Quite austere on its own (but still medium plus in weight, so not heavy in any way) this would stand up very well to most well roasted meats.  Sadly I tried it on its own and can only imagine how it would have drunk alongside a beef joint.

Knowing that there will only be so many bottles available for a relatively short time, and at a very agreeable price, I have several more cellaring, so I’ll hopefully be able to find out in time.  I fully recommend that you grab yourself a bottle (you can purchase it here) whilst you still can to give it a try for yourself.

Drink to 2025.

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Restaurant Etiquette

10_Wine Rack

The approaching festive season means that its highly likely that you’ll either be invited to, or attend, a restaurant in the coming months. 

Whilst office parties rely on set menus and transient wine choices, more intimate gatherings can potentially propose certain wine-specific theatrics and, if you don’t know why you’re doing them they can cause confusion and even prompt cries of wine snobbery!

The most obvious example is the server asking you to taste the wine before you ‘accept’ it, which people often delegate to other members of the party as they don’t feel qualified enough to pass judgement.  Far from expecting that you are an instant wine connoisseur being given a last-minute option to double check that you’ve made an informed and delicious decision from the menu, or even a ‘get out of jail free’ card if you don’t like the wine you’ve selected, it’s simply a quality control check.

Wine is a living, evolving, drink, and the theatre derives from proprietors letting customers sample the contents to ensure that the bottle has been correctly stored and is free of impairments.  Tasting the wine, the perceived scary element, is actually largely unnecessary.  A dull colouring or an unexpected/pungent aroma will tell you all you need to know about the wine quality before it ever hits your lips.

Comedian Michael McIntyre does a wonderful routine (worth checking out on YouTube) where he mocks the perceived ‘try-before-you-buy’ wine process, and the fact that it is offered for no other beverage.  Should customers be allowed to know the breeding of the cows providing the milk in their cappa-frappa-cino’s?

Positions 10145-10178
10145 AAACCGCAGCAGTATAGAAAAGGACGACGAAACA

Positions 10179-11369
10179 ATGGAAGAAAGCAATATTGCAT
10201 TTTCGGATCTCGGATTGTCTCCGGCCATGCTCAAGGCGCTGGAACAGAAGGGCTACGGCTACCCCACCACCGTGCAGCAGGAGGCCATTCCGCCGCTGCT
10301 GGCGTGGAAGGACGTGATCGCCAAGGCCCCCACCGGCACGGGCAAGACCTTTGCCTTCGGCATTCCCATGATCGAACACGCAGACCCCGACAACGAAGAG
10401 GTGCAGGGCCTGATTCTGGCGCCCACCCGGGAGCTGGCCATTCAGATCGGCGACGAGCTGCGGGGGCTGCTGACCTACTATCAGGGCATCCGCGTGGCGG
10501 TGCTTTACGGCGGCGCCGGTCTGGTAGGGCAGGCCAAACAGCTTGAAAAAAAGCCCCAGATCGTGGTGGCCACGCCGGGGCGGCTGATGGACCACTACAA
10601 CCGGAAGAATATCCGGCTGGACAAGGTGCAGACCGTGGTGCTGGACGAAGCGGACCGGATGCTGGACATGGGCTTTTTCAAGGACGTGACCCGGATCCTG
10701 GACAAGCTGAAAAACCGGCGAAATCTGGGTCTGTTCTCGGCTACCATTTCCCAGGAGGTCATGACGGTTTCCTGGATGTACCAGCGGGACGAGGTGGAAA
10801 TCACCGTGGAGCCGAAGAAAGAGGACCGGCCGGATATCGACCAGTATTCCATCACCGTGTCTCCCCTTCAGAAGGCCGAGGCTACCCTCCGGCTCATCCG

Grumpy Waiter

Ultra-pretentious establishments may ask if you want to sniff the recently removed cork.  Once again, as the bacterial taint in wine historically came from the cork base touching the wine, this is a theatrical dinosaur rolled out to identify faults.

If you’re unsure which bottle to select, the best advice I can offer is to simply trust the wine list or, if you’re at an upmarket establishment with a wide-ranging selection, trust the sommelier.  Apart from the larger chains or less attentive establishments where wines may be listed on availability and profit margin alone, most restaurateurs are attuned to the implications of customers getting it wrong. 

Well aware that food and wine matching is a key part of the full sensory experience of eating out, much work goes in to the finished wine list, ensuring it complements the menu in the best possible way.  Sommeliers spend years training with the one desire of highlighting the best wines, based on customer preferences, food matches and individual budget.

Restaurants with a culinary direction will have also already done the hard yards for you so you can be confident buying a bottle of a grape variety you’ve not tried or heard of before.  Steak restaurants will list wines that go well with steak, Italian restaurants will list wines that go well with Italian food and so on.

Whatever you go for, in pretty much every case, the wine that goes best with a meal is the wine that is freely flowing.

Cheers!

This article was originally published in the November 2018 edition of The Ocelot.  For more of my articles, please click here.